All men by nature desire to know.—Aristotle[i]
I cannot, as Bohr and Feynman did, sit for years with my whole mind concentrated upon one deep question. I am interested in too many different directions.—Freeman Dyson[ii]
I believe that pure thought is competent enough to comprehend the world.—Albert Einstein[iii]
Do answers to some of the questions modern science has yet to explain exist? Will scientists ever acknowledge questions like, “What happened before the big bang?” “What is the basis of consciousness?” or “What is the meaning of life?” Does organized religion also fall short of providing adequate explanations to such queries? Are there any alternative, perhaps universal interpretations for some of life’s greatest mysteries, at the very least rational observations that combine modern scientific theories with intuitive logic and common sense; ones that do not altogether eliminate modern religious or spiritual viewpoints?
Does humanity often examine the origin and true nature of the Universe for the meaning of life and human consciousness? Do people, by and large, consider how and why they came to exist and in what manner life in the Universe relates to each and every potential being?
Perhaps many rely on empirical evidence and scientific methodology to interpret the answers to life’s most compelling questions. Maybe for others, religion holds the key to these impeding dilemmas.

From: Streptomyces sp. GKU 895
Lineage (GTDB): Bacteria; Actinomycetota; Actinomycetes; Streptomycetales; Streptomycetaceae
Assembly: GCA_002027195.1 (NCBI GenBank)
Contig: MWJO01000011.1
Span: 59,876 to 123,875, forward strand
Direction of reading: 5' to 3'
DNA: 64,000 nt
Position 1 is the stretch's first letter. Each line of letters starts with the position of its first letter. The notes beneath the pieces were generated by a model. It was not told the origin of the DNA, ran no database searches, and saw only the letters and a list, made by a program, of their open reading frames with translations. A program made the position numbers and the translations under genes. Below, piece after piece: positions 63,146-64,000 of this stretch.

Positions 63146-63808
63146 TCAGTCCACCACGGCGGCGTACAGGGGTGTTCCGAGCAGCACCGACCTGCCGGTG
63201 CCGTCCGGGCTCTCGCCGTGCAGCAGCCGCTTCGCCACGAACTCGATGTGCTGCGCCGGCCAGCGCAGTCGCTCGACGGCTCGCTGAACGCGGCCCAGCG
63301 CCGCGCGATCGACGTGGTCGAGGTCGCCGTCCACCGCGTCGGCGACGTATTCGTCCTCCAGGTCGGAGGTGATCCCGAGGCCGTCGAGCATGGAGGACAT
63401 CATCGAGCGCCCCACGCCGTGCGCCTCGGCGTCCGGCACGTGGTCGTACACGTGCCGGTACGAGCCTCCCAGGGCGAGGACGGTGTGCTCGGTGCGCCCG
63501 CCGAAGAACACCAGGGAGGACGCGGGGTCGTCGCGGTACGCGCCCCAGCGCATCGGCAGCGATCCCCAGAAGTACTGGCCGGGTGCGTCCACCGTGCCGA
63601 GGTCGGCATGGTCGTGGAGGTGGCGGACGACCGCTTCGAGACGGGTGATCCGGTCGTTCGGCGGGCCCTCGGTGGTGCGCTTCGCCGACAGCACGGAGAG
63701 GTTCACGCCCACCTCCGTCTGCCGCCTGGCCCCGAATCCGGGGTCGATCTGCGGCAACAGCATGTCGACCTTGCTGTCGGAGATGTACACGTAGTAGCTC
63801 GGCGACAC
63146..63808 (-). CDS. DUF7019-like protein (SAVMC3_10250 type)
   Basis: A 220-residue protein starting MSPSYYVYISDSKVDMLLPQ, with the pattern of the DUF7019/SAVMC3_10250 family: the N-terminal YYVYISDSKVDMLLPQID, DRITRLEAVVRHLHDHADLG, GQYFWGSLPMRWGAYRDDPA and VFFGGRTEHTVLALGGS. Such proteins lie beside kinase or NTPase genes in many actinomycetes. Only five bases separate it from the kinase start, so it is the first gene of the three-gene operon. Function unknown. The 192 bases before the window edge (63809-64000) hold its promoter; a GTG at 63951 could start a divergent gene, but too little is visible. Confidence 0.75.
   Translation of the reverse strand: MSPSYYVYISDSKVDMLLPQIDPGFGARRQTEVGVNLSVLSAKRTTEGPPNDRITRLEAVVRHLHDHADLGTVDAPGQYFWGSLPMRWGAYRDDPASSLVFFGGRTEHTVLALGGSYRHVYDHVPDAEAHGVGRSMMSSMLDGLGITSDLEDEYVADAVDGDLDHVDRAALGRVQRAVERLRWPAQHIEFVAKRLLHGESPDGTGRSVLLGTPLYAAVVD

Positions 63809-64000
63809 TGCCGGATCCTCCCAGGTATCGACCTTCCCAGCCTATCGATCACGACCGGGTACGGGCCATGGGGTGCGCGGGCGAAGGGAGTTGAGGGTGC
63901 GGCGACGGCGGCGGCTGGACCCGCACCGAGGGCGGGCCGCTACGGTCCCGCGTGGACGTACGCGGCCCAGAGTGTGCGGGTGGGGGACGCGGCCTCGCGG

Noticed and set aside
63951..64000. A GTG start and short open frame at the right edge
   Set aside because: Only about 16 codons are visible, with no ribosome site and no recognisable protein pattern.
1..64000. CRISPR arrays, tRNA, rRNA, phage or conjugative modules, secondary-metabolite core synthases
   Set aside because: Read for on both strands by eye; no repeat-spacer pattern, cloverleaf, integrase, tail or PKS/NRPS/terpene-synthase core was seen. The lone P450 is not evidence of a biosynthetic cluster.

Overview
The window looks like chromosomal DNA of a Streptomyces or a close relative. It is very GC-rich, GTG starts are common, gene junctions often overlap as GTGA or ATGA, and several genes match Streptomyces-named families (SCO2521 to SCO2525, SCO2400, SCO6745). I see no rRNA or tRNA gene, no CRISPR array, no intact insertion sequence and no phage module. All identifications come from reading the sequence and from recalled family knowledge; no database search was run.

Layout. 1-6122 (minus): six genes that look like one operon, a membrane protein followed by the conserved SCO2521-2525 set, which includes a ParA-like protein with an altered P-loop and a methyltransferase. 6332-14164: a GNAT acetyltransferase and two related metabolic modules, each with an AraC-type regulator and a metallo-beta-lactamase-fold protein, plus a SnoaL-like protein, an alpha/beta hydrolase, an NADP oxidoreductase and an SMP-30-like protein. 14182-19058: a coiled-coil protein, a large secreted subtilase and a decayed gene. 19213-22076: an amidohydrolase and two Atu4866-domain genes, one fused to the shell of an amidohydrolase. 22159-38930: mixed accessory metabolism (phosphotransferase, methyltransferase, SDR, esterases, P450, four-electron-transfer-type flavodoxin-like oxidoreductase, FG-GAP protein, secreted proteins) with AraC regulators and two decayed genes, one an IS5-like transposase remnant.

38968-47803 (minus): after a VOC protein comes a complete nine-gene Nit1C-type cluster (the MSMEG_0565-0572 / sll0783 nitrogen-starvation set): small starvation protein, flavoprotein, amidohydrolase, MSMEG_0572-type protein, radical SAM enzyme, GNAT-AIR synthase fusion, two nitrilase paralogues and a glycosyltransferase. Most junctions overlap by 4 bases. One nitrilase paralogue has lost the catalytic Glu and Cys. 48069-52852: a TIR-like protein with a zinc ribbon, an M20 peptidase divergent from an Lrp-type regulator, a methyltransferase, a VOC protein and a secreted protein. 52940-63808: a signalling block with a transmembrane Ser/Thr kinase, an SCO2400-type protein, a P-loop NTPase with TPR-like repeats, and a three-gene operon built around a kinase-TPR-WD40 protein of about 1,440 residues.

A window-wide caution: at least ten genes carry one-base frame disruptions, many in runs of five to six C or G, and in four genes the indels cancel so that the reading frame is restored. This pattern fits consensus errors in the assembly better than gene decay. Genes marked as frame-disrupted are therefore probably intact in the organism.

Should humanity rely solely on the advice of scientists or theologians and abandon intuitive common sense or logic? Perhaps some common ground can be found between science and religion if one considers religion at all. After all, science refuses to acknowledge any metaphysical interpretation regarding the makeup of the Universe and religion refuses to recognize science as God’s vehicle of nature. There exists no happy medium considering how much the two ideas clash.
What is the true origin of the Universe, and could some form of reality have existed before or outside of it? Do the phrases outside of or before the big bang have any real meaning? Perhaps the big bang was not the ultimate beginning of existence, only everything of which three-dimensional beings in this reality will ever observe. One could imagine a temporal state, or multidimensional container of universes, parallel to ours and outside of three-dimensional observation. How might this state of preexistence relate to us and our Universe, and would it be at all relative?